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EU Strengthens IPR Protection Body

by Ulrika Lomas,, Brussels

27 March 2012

The adoption of a Regulation by the European Parliament (EP) and Council is seen to be the first legislative delivery from the strategy of the European Commission (EC) towards a single market for intellectual property rights (IPR).

IPR infringements are looked on as a growing threat to the European economy. Between 2005 and 2010, the number of registered cases at the European Union (EU) borders of goods suspected of infringing IPR increased from 26,700 to over 80,000. The Organisation for Economic Co-operation and Development has estimated that the annual loss to the world economy of this problem is around EUR200bn (USD260bn).

To respond to this phenomenon of IPR infringements, the European Observatory on Counterfeiting and Piracy was set up within the EC in 2009, as a platform for coordinating actions to protect IPR across Europe. It is composed of representatives from the public and private sectors.

Under the terms of the Regulation, the Observatory is to be renamed the "European Observatory on Infringements of Intellectual Property Rights", covering all IPR, and its management is now entrusted to the Office for Harmonisation in the Internal Market (OHIM). The OHIM is the EU agency that is responsible for registering trademarks and designs that are valid in all member states, and it has close ties with all of their national IP offices.

The tasks and activities of the OHIM under this Regulation will include enhancing the understanding of the value of IPR; improving the understanding on the impact of infringements of IPR (for example, by establishing a transparent methodology for the collection of independent and reliable data); developing training programmes for people involved in the enforcement of IPR, including in non-EU countries; and disseminating information regarding best practices.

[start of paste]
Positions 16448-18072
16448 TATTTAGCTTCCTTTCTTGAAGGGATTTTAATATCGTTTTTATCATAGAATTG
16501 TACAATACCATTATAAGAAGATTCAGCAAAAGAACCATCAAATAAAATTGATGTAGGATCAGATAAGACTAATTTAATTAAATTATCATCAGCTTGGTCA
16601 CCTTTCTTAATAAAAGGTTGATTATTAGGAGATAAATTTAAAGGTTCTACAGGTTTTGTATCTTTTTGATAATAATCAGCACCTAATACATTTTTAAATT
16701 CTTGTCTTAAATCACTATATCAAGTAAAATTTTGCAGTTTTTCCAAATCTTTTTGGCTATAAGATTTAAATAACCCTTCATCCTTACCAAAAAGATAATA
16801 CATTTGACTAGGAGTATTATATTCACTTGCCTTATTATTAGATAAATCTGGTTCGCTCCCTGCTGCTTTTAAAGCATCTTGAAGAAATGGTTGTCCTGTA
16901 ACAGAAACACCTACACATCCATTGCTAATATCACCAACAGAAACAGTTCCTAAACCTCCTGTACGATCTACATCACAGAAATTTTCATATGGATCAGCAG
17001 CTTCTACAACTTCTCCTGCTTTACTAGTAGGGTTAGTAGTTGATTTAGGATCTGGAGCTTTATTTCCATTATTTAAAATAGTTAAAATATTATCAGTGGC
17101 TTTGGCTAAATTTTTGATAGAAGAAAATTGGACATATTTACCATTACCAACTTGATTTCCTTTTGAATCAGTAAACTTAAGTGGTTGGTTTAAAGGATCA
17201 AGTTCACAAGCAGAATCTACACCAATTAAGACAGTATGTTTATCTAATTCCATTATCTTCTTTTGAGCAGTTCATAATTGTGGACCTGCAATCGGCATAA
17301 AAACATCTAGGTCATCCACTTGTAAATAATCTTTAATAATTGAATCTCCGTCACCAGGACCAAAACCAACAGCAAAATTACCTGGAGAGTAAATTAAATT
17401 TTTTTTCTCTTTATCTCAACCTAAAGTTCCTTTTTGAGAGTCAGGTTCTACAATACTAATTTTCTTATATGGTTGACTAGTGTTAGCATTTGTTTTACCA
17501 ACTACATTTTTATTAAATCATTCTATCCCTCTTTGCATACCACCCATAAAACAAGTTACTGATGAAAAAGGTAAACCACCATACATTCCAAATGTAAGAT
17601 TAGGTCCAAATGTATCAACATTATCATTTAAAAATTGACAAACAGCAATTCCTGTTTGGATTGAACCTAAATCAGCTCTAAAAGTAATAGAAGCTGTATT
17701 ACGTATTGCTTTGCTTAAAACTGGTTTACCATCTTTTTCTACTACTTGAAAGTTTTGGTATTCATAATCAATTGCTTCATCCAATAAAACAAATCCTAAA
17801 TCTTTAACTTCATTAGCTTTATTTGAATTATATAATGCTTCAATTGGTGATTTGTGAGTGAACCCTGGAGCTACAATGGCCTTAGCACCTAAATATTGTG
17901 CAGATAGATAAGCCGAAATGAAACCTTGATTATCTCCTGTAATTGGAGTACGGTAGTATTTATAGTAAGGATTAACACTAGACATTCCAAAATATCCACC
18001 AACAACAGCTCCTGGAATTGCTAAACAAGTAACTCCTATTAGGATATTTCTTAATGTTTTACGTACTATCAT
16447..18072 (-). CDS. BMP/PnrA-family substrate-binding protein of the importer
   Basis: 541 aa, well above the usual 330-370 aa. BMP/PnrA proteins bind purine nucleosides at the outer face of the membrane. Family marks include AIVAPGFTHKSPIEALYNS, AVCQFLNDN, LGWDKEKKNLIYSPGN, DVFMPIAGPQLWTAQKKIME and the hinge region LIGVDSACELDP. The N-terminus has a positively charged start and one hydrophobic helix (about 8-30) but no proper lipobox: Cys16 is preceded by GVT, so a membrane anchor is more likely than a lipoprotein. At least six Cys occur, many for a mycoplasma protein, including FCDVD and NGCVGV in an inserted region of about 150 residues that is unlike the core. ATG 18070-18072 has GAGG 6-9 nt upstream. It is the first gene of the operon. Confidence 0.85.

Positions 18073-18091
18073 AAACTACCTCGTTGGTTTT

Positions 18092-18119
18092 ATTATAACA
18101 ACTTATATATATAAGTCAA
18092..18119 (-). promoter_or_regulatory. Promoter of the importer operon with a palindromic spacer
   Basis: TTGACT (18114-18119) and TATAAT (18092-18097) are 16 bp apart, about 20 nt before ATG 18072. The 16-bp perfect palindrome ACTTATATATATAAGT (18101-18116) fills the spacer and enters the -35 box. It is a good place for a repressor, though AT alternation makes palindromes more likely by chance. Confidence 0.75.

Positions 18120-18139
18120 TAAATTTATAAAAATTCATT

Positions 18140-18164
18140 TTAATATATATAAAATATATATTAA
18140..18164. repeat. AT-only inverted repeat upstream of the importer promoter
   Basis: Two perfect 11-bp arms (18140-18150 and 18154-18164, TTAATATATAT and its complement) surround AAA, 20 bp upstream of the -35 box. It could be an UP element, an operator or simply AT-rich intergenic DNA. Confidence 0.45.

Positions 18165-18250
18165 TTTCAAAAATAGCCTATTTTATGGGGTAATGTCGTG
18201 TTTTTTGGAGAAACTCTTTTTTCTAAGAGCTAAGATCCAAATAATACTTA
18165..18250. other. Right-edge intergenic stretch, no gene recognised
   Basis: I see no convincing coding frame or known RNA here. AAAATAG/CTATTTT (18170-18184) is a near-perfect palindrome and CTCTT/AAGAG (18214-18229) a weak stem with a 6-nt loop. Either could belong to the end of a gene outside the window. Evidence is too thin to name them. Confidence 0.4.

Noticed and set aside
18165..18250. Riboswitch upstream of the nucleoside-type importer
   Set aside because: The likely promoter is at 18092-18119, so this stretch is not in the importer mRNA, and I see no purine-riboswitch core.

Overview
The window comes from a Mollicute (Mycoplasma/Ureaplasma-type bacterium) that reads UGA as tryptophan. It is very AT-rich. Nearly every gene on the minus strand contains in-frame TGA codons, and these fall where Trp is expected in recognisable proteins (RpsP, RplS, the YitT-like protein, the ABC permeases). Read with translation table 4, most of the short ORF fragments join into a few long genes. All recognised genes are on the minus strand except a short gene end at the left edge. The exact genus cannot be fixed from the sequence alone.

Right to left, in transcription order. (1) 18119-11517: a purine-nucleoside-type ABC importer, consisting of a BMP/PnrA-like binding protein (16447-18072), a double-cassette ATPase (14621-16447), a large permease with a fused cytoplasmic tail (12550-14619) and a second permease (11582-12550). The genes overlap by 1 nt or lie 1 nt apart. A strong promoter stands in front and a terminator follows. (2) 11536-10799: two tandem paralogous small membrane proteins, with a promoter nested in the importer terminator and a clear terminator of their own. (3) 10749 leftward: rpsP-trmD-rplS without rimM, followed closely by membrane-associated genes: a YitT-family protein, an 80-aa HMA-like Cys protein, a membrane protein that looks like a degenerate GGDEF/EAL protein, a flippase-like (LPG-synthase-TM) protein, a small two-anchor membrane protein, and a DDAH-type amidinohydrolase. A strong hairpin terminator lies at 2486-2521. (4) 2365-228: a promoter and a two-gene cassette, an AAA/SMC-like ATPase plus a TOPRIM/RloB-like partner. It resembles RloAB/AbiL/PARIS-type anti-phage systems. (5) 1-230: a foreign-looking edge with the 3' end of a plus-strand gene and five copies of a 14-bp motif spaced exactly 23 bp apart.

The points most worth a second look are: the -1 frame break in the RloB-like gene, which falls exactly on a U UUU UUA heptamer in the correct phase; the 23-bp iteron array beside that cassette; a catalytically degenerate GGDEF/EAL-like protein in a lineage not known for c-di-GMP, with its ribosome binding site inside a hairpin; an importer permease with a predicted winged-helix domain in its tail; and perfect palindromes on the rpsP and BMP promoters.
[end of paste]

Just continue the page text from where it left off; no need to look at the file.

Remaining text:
These tasks and activities will be carried out in cooperation with the member states and the EC, and meetings of the Observatory will comprise, on the one hand, representatives of the member states dealing with IPR and, on the other, a broad range of representatives from the private sector (including consumer organisations and the creative industries, such as authors).

The OHIM will draw up an annual work programme for its activities under the Regulation with Observatory representatives, and an annual report on these activities will be submitted to the EP, EC and the member states. After five years, the EC will prepare a report evaluating the impact the Regulation has had on the enforcement of IPR in the European internal market.

Michel Barnier, European Commissioner responsible for the Internal Market and Services, said that “this marks an important step that should allow us to develop a better understanding of the impact of IPR infringements on the EU economy. The new tasks entrusted to OHIM include bringing together public and private sector representatives in a European Observatory on Infringements of Intellectual Property Rights, improving data collection, raising public awareness and generally supporting the fight against infringements of IPR".

TAGS: trademarks | European Commission | law | intellectual property | copyright | enforcement | regulation | trade | European Union (EU) | Europe

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